I mention all this because, through the CPCCS-T, an “acting” prosecutor was named which doesn’t even exist in our constitution.  What this “acting” prosecutor did was simply gather every allegation that had ever been made against Correa. From one day to the next, Correa and his supporters were faced with all these criminal proceedings and investigations. Among them, one that oddly took off years after the incident, was the supposed kidnapping of a pseudo political activist named Fernando Balda.

In Colombia he had suffered an attempted kidnapping by a group of delinquents led by an Ecuadorian police officer. In Colombia all the alleged perpetrators were sentenced. In fact, they had served their time which was 4 years. Here in Ecuador, by using what is called “effective cooperation” [in which the accused becomes witness for the prosecution in exchange for benefits that can include a 90% reduction of a sentence] they revived the case. The Ecuadorian policeman, who was part of a group of associates of Fernando Balda’s who attempted the kidnapping, came to Ecuador with his lawyer and told the “acting” prosecutor what he wanted to hear. There was no evidence or valid reason to open a case that had been closed in Colombia. It was also done without the legally required approval of the National Assembly [to prosecute an ex-president for something that had been allegedly done while he was in office]. The allegations against Correa cannot be pursued in his absence and the accused in Ecuador already served their reduced sentences. That’s the most advanced case against Correa.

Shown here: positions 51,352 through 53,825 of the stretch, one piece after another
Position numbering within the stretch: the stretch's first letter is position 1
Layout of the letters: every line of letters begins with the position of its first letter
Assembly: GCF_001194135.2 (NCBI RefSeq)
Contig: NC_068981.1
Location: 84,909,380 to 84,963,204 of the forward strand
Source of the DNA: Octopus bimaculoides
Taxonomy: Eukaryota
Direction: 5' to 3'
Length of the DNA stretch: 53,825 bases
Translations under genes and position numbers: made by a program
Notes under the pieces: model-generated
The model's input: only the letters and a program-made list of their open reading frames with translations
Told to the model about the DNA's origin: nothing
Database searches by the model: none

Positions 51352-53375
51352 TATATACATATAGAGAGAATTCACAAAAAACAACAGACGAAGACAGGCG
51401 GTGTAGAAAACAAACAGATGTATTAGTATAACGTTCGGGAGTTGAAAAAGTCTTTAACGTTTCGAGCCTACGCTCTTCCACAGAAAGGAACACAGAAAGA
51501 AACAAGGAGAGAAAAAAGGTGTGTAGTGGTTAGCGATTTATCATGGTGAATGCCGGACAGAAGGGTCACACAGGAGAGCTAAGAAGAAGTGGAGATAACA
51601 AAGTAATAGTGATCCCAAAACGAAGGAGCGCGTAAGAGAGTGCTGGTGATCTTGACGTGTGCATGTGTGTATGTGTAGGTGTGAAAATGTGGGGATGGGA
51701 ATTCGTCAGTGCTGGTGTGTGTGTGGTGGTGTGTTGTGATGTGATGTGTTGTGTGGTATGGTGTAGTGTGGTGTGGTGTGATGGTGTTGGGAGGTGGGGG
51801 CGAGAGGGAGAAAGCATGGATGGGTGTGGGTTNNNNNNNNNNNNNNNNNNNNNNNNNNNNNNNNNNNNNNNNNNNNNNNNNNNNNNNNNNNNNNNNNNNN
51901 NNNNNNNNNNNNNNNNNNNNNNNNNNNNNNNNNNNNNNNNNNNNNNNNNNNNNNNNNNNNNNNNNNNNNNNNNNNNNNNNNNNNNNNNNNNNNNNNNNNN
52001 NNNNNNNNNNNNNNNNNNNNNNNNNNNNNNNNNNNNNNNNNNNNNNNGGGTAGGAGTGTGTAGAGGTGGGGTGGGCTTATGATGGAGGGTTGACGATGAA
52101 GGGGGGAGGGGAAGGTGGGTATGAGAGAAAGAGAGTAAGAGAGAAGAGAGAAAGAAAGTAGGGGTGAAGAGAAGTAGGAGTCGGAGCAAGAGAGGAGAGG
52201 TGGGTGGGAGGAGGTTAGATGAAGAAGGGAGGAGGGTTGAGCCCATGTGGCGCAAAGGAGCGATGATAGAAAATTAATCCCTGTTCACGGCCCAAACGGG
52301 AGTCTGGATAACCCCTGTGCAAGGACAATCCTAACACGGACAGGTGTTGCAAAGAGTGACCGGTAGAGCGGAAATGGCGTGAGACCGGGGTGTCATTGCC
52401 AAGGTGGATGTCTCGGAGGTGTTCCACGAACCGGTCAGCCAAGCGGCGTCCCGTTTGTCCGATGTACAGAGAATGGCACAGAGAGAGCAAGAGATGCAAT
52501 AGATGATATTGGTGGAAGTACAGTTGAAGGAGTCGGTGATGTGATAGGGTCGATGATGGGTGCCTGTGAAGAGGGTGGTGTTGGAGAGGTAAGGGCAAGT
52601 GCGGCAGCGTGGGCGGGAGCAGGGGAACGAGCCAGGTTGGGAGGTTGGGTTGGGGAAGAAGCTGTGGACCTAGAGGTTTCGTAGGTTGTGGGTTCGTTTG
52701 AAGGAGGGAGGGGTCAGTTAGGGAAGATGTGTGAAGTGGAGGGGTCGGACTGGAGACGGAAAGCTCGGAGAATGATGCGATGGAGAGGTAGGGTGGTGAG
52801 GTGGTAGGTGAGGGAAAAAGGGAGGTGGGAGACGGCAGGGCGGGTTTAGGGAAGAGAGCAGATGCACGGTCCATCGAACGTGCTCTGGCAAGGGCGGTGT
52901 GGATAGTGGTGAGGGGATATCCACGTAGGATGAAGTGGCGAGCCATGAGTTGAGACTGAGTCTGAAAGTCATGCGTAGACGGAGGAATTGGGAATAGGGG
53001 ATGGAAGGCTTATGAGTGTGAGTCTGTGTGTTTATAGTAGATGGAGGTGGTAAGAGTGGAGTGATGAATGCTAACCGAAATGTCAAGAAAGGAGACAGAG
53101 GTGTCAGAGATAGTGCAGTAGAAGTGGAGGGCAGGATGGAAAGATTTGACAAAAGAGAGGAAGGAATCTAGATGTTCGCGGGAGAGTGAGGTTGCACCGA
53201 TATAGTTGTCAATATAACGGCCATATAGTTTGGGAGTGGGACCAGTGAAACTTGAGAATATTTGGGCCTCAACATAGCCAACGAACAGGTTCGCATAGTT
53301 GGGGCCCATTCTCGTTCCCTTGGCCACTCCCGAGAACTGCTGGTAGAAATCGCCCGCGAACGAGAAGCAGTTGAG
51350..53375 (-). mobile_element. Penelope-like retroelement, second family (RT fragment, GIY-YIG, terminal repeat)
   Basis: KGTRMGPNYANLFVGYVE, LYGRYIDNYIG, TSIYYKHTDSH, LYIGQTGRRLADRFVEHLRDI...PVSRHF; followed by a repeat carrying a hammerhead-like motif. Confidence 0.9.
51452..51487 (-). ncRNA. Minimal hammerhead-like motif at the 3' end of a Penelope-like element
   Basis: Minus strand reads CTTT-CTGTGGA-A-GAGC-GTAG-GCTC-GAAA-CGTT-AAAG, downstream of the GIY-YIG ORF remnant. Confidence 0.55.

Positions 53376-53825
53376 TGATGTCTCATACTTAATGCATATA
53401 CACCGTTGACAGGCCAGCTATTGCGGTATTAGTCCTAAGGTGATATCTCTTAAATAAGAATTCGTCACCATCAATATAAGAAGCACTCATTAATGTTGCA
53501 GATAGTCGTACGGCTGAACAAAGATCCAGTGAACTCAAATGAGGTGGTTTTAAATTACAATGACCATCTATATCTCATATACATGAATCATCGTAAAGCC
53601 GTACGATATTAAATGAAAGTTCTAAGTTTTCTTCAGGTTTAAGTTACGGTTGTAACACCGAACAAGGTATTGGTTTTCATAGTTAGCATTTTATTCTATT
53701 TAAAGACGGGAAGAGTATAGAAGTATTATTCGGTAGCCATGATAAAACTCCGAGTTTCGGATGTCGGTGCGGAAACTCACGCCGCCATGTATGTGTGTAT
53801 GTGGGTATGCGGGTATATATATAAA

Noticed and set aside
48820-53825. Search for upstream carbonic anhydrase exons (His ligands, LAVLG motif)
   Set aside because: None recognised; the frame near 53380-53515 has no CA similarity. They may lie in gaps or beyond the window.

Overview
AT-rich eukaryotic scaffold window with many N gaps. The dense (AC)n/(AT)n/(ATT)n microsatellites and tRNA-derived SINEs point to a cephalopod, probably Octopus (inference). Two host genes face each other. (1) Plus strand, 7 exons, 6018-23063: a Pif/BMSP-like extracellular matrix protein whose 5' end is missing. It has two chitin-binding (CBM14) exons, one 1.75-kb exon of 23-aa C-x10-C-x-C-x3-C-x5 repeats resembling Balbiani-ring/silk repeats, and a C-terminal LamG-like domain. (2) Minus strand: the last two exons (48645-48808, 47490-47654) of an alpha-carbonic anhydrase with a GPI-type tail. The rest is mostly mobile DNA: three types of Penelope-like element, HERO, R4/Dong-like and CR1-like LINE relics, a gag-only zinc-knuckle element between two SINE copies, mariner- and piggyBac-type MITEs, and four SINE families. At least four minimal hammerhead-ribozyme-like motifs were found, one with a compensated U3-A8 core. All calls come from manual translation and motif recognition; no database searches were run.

What we are dealing with in Ecuador is very similar to what has happened in Argentina and in Brazil against Lula Da Silva.

Joe Emersberger: I recall that Balda went missing for about a half hour in that incident. Interpol also threw out Ecuador’s request for an arrest warrant against Correa in that case. It was rejected on human rights grounds.  Could you talk about the “notebook” case I’m sure many people who will read this may never have heard of?

Fausto Jarrin: There is an ex-functionary of Correa’s government, Pamela Martinez, who had a bunch of irregular dealings with various companies including Odebrecht. She and her family received monthly payments. She wrote a notebook, she claimed in 2012, which had daily entries showing sums received by high government officials. There are details down to the last cent of fraudulent public contracts used to divert money to Alianza Pais, the former political party of Rafael Correa. This particular case against Correa is based totally on what Martinez says – and also her assistant, Laura Terán, who supposedly had a spreadsheet that matched the information produced by her boss.